A Tale does some funky playing with race and coming of age, too. What’s most notable here is what’s missing. By my count A Tale features only one oblique mention of Ruth’s racial self-identification; no direct mention of mixed parentage; and no overt engagement with whiteness or the construction of race. We simply have Ruth the character as stand-in for Ruth Ozeki the novelist, whom we know is mixed; who participated in the Hapa Japan Festival 2013; who serves as both spokesperson for and featured participant in the Vancouver-based Hapa-palooza festival; whose short story “The Anthropologists’ Kids” was published in the 2006 anthology Mixed (accompanied by a brief note about growing up with a white father and Japanese mother); whose first two novels, My Year of Meats (1998) and All Over Creation (2003), both feature mixed protagonists and overtly thematize mixed heritages as part of their larger explorations of race, culture, and food politics. But all of these contextual frames remain dormant in the space of A Tale. They are implicitly available (by way of Ruth as Ruth) but never proffered directly.
In another amazing act of self-restraint, Ruth also never comments directly on Nao, having grown up in both Japan and California’s Silicon Valley, alienated in both cultural spaces, as viable analog to or perhaps inverse mirror of Ruth herself as mixed race. If Nao’s transnationality and alienation speak to Ruth as narrator, she resists making overt connections or drawing any larger conclusions about mixedness and migration, mixedness and national/cultural belonging. There’s undeniably a host of resonances between the two characters, but the novel never openly addresses them, much less works them to some warm and fuzzy resolution.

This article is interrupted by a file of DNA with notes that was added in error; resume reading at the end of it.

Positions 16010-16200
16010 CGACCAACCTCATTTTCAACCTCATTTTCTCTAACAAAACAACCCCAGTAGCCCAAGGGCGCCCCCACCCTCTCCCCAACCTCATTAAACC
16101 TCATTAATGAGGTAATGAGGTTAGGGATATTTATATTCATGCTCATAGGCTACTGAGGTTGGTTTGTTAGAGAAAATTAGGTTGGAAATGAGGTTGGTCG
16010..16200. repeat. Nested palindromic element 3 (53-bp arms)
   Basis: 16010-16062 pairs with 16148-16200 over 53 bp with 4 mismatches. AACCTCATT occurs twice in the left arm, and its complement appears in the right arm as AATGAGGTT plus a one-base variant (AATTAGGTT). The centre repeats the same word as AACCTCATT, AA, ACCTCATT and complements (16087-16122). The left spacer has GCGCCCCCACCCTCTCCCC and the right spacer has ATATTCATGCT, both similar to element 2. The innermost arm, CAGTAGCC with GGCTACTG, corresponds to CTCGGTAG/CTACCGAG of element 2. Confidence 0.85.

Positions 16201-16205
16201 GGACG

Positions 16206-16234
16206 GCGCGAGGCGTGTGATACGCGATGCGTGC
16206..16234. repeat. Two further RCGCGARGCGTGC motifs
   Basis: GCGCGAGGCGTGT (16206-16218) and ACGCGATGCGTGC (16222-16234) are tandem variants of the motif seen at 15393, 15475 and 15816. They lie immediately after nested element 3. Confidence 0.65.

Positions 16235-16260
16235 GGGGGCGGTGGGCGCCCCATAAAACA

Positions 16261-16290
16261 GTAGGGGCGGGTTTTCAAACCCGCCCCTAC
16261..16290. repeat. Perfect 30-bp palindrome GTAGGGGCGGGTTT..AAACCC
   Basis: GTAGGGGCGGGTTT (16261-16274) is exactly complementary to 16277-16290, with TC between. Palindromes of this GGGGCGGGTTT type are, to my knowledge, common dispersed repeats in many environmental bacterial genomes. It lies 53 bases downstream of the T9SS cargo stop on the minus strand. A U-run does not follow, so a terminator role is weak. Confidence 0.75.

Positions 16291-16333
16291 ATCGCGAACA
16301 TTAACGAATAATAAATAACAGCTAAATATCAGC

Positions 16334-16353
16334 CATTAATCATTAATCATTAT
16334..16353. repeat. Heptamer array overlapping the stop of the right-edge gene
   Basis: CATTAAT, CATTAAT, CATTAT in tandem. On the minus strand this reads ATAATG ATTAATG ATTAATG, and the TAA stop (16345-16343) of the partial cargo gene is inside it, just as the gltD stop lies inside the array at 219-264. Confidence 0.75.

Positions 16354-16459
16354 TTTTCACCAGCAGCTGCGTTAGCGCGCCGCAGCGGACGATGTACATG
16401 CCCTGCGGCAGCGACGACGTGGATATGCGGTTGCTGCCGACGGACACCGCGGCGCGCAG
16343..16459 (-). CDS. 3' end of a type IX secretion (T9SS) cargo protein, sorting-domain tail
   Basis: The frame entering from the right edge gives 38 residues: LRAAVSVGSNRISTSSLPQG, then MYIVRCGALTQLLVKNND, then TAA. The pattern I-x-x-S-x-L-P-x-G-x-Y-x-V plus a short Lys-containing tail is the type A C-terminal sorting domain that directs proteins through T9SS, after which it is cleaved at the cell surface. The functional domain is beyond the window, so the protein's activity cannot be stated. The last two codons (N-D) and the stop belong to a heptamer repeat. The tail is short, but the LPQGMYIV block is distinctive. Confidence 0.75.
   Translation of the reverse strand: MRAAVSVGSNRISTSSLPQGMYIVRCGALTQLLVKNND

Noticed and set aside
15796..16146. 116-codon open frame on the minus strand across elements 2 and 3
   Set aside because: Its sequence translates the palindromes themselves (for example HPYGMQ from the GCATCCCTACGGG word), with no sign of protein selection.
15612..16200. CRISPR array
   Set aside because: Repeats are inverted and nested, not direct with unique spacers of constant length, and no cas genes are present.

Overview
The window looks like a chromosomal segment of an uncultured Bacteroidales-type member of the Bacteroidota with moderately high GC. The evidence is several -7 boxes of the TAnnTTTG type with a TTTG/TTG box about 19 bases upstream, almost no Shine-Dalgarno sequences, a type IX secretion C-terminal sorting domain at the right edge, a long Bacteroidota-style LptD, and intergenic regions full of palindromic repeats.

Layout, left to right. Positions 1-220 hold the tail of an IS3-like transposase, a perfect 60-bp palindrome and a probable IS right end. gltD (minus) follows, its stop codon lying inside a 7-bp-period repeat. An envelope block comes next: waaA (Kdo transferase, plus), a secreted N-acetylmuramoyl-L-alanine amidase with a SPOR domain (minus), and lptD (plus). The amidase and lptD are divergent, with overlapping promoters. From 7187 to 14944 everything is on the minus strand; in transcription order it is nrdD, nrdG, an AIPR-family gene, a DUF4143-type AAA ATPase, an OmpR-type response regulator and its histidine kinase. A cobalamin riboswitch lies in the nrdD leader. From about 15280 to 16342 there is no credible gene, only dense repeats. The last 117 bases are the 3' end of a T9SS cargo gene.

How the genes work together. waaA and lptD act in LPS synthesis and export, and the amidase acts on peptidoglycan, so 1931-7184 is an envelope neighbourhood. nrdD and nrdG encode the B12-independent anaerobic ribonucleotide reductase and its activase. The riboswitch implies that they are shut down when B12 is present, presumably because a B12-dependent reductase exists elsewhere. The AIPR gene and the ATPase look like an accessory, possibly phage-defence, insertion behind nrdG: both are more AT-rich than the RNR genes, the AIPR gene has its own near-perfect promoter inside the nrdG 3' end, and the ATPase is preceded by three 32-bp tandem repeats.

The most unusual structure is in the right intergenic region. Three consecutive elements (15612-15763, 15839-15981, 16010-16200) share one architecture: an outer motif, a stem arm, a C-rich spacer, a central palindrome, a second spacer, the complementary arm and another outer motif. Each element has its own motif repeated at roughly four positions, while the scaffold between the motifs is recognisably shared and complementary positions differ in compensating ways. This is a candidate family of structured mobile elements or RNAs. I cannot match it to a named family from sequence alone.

This is quietly transgressive. Especially since the “Multiracial Movement” of the ‘90s and early 2000s, with its push for census change and explosion of mixed race parenting guides and support groups and summer camps and lunchboxes, there’s been a veritable crapload of mixed race novels, mostly bildungsroman, about, you guessed it, growing into and celebrating mixed identity. A lot of angst gets worked through pretty neatly, and we learn that it’s okay to be mixed, and that we need to fiercely claim our right to self-identify. It’s all well-meaning output, but it glosses over a lot of messy stuff that we real-time mixed folks usually never quite manage to sort out. A Tale never lets that happen for Ruth, though, even—especially—as Nao’s narrative is seemingly begging her to figure out some Very Important Things about her Japanese heritage and bi-cultural identity. A Tale summons up that possibility only to foreclose it.
Nao’s coming of age story is never Ruth’s alone to engage. It is also Oliver’s, and Ruth and Oliver’s as shared puzzle, something upon which they freight their long relationship history, at once opening and closing avenues into the story. Nao’s narrative is also Muriel’s, and Muriel, we learn repeatedly, is a gossip who shares it with everyone on the island, so that what Ruth initially wants to see as her own solitary, interior work is never conducted in isolation but always in communal dialogue, whether she likes it or not. Part of the drama of her readerly identification, in fact, is her gradual opening to a dialogic process, admitting she needs the help of Benoit to translate, Oliver to remember pieces of the puzzle she’s forgotten, Dr. Rongstad Leistiko to provide backstory about Nao’s father, Haruki #2, and Muriel, importantly, to help Ruth feel not-crazy. Ruth needs—we as readers need—all of these characters, with all of their curiosity and frustration and outrage and despair, to validate and stimulate and amplify her—and our—own range of emotional, ethical, and identificatory responses.